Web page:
This decision has become muddied a bit by the variety in sensors and systems. Full Frame 35mm? APS-C? Micro Four Thirds? Advance P&S? Will you buy a Canon? Nikon? Oly? Panasonic? Sony? Leica? While you are at it, how important is video capability? Even the bottom of the DSLR lines shoot full HD video.

[Note: I like Ken Rockwell‘s reviews and writing. I have not found much to argue with except he might overrate the occasional lens. At least he does actual testing to back up his reviews]

When I got into it there was very little clutter in DSLR land. You went Nikon or Canon. Everything was APS-C. Nothing shot video. Advanced P&S gear was not competitive in comparison. Now you can grab a Canon G12 or G1x and you can get great results. A Panasonic G3 is freakishly capable. As before, the better gear really shows its value in extreme situations: Low light; Fast action; Very wide angle; Very long lens work; Architecture; Magazine covers… And even there you are probably blown away by at least one or two photos made with a good compact fixed-lens camera in any given issue of National Geographic. In terms of resolution, image quality, and dynamic range, compact sensor cameras are where mid-range DSLR sensors were five years ago, and DSLR sensors are off the charts good from where they were.

Example: On my last trip to Europe I shot almost everything with a 10-24mm zoom on my D300, plus my Canon G10, plus my iPhone. The G10 holds up to the D300 very well, but it will blow out highlights faster than you can say “255” if you aren’t fixated on the histogram and the exposure comp wheel. It also has subpar low-light performance. The iPhone takes great photos for what it is, but it has even less dynamic range than the other two, and worse low light performance than almost anything this side of the Holga. Still, the iPhone’s convenience and good daylight imaging capabilities make it invaluable. You can also text your mum! Take that, Rolleiflex!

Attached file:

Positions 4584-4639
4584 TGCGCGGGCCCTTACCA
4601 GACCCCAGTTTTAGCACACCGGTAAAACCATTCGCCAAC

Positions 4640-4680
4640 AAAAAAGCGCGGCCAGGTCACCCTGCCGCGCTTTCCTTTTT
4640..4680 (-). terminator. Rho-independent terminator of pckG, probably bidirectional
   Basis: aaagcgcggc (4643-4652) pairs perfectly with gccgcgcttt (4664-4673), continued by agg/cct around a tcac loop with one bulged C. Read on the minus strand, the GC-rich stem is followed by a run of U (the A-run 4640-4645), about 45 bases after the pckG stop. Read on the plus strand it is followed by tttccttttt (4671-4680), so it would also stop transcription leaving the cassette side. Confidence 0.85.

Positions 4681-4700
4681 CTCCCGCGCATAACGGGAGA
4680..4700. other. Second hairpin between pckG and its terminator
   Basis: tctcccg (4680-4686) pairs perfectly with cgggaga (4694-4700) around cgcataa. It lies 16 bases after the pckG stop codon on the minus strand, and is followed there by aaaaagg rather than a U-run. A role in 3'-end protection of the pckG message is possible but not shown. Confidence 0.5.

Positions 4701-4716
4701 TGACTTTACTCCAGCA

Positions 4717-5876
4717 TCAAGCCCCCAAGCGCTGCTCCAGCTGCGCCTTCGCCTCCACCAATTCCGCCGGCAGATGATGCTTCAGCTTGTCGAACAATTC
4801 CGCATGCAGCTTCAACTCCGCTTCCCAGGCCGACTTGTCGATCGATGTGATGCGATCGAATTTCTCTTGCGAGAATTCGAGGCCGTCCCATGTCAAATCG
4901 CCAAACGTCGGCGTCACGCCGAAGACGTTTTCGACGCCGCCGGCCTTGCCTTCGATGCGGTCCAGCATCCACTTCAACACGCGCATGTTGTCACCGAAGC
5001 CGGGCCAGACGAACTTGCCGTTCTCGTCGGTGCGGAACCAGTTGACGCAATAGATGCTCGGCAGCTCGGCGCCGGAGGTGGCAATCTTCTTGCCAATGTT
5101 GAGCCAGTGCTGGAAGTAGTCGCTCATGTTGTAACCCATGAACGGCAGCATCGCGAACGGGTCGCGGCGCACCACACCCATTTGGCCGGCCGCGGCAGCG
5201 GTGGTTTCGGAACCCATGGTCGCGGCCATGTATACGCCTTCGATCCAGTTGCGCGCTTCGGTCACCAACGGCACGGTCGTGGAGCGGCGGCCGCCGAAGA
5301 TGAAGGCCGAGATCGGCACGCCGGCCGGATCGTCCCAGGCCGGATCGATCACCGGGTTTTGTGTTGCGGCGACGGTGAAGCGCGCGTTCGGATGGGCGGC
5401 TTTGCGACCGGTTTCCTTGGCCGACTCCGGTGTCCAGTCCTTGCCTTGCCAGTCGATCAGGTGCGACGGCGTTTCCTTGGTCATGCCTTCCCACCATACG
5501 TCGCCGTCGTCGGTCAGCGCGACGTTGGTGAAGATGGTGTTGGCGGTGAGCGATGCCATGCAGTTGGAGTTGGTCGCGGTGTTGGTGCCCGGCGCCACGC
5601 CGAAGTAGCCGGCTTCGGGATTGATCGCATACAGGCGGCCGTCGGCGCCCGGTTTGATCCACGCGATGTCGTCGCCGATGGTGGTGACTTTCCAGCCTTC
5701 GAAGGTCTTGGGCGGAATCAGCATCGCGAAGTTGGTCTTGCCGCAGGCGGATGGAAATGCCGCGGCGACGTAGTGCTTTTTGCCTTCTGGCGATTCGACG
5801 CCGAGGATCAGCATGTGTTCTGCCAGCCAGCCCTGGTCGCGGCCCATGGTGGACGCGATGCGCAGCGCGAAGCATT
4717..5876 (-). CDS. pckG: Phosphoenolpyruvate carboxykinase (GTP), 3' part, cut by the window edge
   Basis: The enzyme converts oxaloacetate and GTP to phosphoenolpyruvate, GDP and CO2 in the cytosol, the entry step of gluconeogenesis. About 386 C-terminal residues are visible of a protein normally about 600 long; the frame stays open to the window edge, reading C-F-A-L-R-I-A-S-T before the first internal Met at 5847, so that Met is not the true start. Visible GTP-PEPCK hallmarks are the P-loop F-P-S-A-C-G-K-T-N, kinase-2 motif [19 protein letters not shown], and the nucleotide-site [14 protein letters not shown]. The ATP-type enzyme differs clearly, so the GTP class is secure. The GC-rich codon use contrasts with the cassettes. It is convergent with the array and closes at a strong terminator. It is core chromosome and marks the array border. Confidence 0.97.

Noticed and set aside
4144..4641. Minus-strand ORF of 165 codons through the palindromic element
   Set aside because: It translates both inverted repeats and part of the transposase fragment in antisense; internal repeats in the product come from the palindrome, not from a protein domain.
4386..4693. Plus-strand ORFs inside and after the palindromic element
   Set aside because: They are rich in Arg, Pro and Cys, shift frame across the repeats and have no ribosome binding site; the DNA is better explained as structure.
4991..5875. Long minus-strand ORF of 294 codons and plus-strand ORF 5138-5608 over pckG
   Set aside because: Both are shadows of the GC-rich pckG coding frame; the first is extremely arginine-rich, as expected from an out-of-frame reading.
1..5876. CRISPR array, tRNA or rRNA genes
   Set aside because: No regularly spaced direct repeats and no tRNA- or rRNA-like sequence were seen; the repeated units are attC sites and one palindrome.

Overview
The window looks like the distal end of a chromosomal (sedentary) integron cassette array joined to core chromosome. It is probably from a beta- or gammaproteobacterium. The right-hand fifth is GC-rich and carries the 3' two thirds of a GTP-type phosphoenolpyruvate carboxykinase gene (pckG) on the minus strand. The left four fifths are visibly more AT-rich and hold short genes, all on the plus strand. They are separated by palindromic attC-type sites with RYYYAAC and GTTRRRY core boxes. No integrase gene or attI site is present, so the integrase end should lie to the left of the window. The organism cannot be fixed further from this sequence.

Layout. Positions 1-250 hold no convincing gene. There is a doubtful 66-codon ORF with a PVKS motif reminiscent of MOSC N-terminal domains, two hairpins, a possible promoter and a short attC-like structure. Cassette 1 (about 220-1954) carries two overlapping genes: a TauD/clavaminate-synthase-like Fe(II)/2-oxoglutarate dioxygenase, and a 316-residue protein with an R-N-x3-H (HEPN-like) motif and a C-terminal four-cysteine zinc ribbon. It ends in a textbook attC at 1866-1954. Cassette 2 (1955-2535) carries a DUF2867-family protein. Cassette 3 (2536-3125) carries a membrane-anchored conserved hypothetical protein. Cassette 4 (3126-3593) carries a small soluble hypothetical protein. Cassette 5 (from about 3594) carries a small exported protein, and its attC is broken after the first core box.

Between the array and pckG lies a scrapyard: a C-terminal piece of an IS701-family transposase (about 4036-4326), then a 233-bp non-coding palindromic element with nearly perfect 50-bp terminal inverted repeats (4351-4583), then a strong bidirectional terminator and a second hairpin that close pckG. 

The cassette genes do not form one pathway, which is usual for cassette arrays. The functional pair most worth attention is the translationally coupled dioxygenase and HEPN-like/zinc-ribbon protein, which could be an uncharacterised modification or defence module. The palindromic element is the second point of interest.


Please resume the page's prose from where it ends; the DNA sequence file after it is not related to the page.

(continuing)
So the advice thing got a little muddled in the details (ok, very muddled), but I still think that the cameras available today perform so well, and the “kit lens” quality is so good, that you could grab a standard Canon or Nikon kit and do pro work, or at least above average work, in almost any scenario. You will end up learning to manage the tsunami of files that you will generate, then post process and archive your images, out of sheer necessity, and that will extend the capabilities of your camera as you progress. As well, the skills you develop on the camera will translate into capturing images in a way that targets your post processing workflow. You will take images knowing that they won”t look good out of the camera, but will shine once you get them “up on the lift”. The two phases mesh very well once you get off the steep part of the curve.

I’m considering a short run of blog posts detailing some digital photography challenges. I hope I can follow through on it.

To Be Continued……….

A tip of the hat to Olivier Longuet

I have been taking photographs about as long as I have been playing music, which is a long time… about back to age 8 or 9.  My father and grandfather were amateur photographers with a darkroom in the basement for black and white processing and printing.  For my grandfather it goes back to the early days of photography, and the economic realities of the day.  The day was, more specifically, the Great Depression. Photography was not inexpensive, but if you developed your own film and printed your own photos, you could do it on a budget.  Later on, in the days after WWII, my father had more of a tolerance for the cost of commercial processing, but was still a rabid economizer.  I learned film processing, use of a changing bag for loading tanks without a darkroom, and basic processing.  That is not unrelated to my interest in both chemistry and cooking!  It is all a matter of recipes and knowing what is actually going on in the process.